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We’ve covered 20km today and our dinner – a six-course Japanese degustation dinner at renowned Miki’s Open Kitchen – feels like a celebration. The option to pair each course with sake seems good at the time. Hopefully no regrets tomorrow, with the longest walk of the week at 21.5km!

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Day 5: Wadandi Boodja

Heather is our guide again today, which rates as one of my favourites. Every couple of kilometres brings new terrain and vistas, from the descent to the natural pool in Wadandi women’s country at Boodjidup Brook, to the granite-lined white sand of Redgate Beach, and the caves and grottos of Bob’s Hollow. Heather greets us with a kaya (hello) and an acknowledgement of Wadandi boodja (saltwater people’s country), sharing fascinating stories about today’s theme of indigenous culture and the lives, seasons, bush medicine and tucker of the Wadandi.

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We learn how they used the solidified resin balls of grasstree sap mixed with dried kangaroo dung to make “roo poo glue” and we sample bush tucker like native cherry (tart but tasty), spit bush (nutty with a husk to spit out), pig face (like a salty fig) and snottygobble (slimy but tasty). Highlights in the afternoon are walking Contos Cliffs, with soaring views to the beach below, and a taste of Boranup Forest, where towering karri trees soar.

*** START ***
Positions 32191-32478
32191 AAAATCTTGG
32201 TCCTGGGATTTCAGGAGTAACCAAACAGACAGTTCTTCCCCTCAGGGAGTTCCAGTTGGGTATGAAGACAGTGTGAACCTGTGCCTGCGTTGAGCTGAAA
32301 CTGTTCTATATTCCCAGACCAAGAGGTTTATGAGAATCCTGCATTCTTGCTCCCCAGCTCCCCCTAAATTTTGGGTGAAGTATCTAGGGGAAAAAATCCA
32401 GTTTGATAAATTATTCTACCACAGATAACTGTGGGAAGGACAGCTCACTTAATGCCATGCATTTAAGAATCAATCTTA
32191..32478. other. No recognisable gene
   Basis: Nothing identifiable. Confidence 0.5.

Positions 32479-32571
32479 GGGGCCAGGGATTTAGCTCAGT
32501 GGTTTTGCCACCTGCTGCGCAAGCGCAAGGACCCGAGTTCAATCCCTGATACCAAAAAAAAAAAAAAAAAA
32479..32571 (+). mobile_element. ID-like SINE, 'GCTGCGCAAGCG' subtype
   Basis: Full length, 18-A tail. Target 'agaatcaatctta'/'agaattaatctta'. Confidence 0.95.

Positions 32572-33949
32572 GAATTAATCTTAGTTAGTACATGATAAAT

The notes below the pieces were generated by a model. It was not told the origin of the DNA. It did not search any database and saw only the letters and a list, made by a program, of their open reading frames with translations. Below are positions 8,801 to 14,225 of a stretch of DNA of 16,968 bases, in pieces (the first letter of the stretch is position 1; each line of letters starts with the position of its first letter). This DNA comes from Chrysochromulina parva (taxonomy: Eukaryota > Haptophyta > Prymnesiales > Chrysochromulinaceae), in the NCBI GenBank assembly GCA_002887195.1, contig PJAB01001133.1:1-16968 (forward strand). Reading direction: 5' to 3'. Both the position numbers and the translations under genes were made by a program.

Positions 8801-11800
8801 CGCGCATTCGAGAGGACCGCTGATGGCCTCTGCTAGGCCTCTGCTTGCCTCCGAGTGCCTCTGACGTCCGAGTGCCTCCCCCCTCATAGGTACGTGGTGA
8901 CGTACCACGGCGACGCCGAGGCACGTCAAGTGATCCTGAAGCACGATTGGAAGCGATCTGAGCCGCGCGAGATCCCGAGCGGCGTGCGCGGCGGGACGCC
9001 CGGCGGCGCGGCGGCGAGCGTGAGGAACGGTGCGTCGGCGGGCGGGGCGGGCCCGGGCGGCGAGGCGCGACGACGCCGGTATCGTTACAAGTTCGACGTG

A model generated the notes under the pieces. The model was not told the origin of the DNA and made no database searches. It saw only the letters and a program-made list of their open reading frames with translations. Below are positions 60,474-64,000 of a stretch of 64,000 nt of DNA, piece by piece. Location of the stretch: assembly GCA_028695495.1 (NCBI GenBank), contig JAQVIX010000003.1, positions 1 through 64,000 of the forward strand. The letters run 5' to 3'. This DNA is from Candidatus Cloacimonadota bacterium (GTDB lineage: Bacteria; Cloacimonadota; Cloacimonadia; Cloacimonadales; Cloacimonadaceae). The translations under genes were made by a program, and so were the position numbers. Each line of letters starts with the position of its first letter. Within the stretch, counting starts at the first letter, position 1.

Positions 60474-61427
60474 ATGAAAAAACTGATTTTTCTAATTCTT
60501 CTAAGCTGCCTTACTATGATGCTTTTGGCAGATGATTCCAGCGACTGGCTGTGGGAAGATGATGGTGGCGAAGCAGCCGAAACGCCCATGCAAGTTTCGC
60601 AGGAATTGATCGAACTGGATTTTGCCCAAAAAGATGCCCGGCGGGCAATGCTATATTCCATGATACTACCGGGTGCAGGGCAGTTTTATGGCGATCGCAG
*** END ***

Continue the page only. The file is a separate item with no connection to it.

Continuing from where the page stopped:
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Day 6: “Soul sucking sand”

Splendid fairy-wrens and golden whistlers serenade us during the serene 6km stroll through Boranup Forest to begin our penultimate day on the Track. But then our guide Sasha, a born a bred “Margs” local who’s also mad about orchids, tells us about 7km of “soul sucking sand” that awaits on Boranup Beach. However, a sea breeze and low tide mean fairly pleasant walking to the end of the beach at Hamelin Bay. The old pylons are all that remain of a once-thriving port used to export timber that paved the streets of London and Paris in the late 1800s. Nowadays, Hamelin Bay is an Instagram sensation thanks to stingrays as big as truck tyres that cruise the shallows hunting crustaceans.